As the mushrooms dry and begin to brown, stir in the onions, celery, garlic, thyme, and ½ teaspoon of fresh ground pepper. Lower the heat to medium and continue cooking and stirring until the onions soften. (Note: The mushrooms should be getting nice and brown by now. Don’t worry if some of the vegetables stick a little bit…they will loosen when you add the stock.)

When the onions become tender and translucent stir in the chicken, separating the slices and blending them carefully into the mixture. Continue cooking and stirring gently for another 5 minutes then Stir in one tablespoon of the flour until well mixed. Stir in the second tablespoon of flour and cook, stirring gently, for one minute more. Stir in one cup of stock and cook until some thickening begins. Stir in the other cup of stock and cook until bubbling and thickened.

Remove the thyme sprigs and discard, then stir in the quinoa and gently mix until thoroughly incorporated. Pour all into a 9X9 casserole, sprinkle just enough breadcrumbs to cover evenly on top. Bake 25 minutes, allow a few minutes to rest and enjoy!

Randy

Singing the praises of Chicken Stock

Singing the praises of Chicken Stock

As I populate my blog with more and more recipes you will notice that chicken stock will show up in the ingredients over and over again. Indeed, I use chicken stock in a ton of different ways and find it to be an invaluable ingredient especially in healthful cooking. Aside from the obvious soups, risottos, and sauces I use chicken stock in place of water nearly every time I cook rice or couscous. Adding a little chicken stock to simmered beans adds body and richness, especially if you are going to make a puree. And, don’t forget those veggies either! A little stock boosts the flavor of blanched then sautéed vegetables nearly as well as a pat of butter and with much less fat.

Inasmuch as I tout the glories of chicken stock, I cannot emphasize enough how much better it tastes if you take the time to make your own! While I will at times use a canned chicken “broth”, there is simply nothing better than homemade. I say “broth” because I have yet to find a commercial stock that comes even close to the goodness of homemade. If I must used canned broth, I nearly always go with my favorite, Swanson’s Certified Organic Chicken Broth . For flavor, sodium level, and value, most others pale in comparison.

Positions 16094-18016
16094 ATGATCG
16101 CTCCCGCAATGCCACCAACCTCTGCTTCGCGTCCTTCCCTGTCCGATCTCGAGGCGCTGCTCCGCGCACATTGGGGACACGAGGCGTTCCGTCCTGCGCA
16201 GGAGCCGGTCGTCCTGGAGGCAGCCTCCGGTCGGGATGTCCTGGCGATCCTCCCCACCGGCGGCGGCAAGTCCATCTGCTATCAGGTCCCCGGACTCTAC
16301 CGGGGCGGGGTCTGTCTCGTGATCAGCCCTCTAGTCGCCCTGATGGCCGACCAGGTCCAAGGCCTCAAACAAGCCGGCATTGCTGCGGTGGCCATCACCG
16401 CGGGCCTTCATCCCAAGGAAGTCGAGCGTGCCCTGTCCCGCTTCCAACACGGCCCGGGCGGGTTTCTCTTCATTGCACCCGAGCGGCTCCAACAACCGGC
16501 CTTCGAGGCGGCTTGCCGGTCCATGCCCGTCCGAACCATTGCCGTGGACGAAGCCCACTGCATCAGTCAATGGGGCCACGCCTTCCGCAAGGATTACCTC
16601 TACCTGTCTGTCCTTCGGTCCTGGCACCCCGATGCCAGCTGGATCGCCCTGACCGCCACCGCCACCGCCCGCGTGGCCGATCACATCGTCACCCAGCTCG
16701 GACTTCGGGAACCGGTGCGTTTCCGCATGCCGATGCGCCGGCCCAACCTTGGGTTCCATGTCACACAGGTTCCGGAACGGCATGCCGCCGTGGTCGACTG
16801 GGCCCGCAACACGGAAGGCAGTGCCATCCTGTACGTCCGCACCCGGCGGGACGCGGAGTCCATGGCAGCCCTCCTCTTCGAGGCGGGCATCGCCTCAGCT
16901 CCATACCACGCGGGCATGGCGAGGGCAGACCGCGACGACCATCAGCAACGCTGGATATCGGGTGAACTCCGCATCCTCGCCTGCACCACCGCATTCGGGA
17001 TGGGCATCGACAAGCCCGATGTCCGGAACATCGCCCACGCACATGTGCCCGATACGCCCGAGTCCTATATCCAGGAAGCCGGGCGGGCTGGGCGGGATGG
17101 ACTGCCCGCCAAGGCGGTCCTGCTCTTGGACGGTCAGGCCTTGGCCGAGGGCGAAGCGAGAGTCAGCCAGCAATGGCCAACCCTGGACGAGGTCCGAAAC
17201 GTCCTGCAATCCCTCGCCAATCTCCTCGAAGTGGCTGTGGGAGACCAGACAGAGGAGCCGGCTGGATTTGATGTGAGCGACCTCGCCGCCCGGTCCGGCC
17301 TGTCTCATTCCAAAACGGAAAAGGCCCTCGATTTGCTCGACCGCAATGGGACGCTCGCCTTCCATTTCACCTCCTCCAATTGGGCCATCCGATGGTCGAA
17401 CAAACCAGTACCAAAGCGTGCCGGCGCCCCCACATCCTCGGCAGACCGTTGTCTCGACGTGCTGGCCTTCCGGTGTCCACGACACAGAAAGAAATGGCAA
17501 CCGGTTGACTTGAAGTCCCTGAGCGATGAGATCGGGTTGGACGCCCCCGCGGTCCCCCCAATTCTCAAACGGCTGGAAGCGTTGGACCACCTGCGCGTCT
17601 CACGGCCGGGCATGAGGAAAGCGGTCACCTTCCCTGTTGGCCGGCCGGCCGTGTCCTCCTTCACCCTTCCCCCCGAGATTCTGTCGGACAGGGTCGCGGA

So what is the difference between stock and broth? To put it simply, stock utilizes more bones than meat in its preparation and nearly always involves browning of the ingredients before simmering.  Broth on the other hand uses more meat than bones and generally involves no browning of the ingredients before simmering. Stock is typically cooked longer than broth and usually contains less salt. While the two are entirely interchangeable, stock is essentially a richer more flavorful version of broth which is why it is preferred in sauce-making while broth is used more often in soups. Because I always seek to maximize flavor in my cooking, I nearly always use stock.

What is my secret to a good pot of chicken stock? Store-bought Rotisserie Chicken no less!

Out of habit, I freeze all of our chicken scraps stashed in a zip lock bag and when I have enough saved up, I make stock. While I have long browned my chicken parts before making stock, when I started buying Rotisserie Chickens from Costco for quick dinners on busy nights, I noticed an immediate improvement in the richness of my stock. Maybe it is the browning the rotisserie imparts on these chickens or maybe it is the marinade they use. Whatever the case the difference is remarkable enough that before I make a pot of stock I always wait until at least half of my stash of ingredients is from these chickens. To add additional flavor I also freeze any fresh herbs or vegetables (IE: onions, garlic cloves, apples, etc…) that were originally cooked with a home cooked chicken. Brown these right along with your chicken and you would be amazed how much flavor they can bring to the party!

When I make a batch of chicken stock, for convenience alone, I keep a quart or so in the fridge for up to a week. The rest I freeze in usable batches of 2 cup and ½ cup measures. For the former I pour two cups of cooled stock into a 1 quart Zip Lock Freezer bag, squeeze out the excess air, seal and stack them in the freezer. For an approximate ½ cup portion I pour the cooled stock evenly into a silicone muffin pan, cover loosely with stretch wrap, and freeze. The next day I pop the frozen portions out and store them neatly in another Zip Lock Freezer Bag. An ice tray does the same trick for even smaller portions but I don’t usually bother. I am a big stickler for fresh foods and perhaps it is because I go through it so fast but I really haven’t noticed a difference between fresh or frozen homemade stock.

Please remember, for the sake of food safety it is always best to refrigerate or freeze your stock as soon as it comes close to room temperature. To hasten cooling you can:

  • Pour the hot stock in to smaller and/or flatter containers to cool.
  • Set your stock pot into a sink or tub of ice water or even cold water, refreshing the water a time or two as it gets warm.
  • Freeze water a day or two ahead of time in a sanitized an empty ½ gallon milk container. Gently place the frozen container into your stock.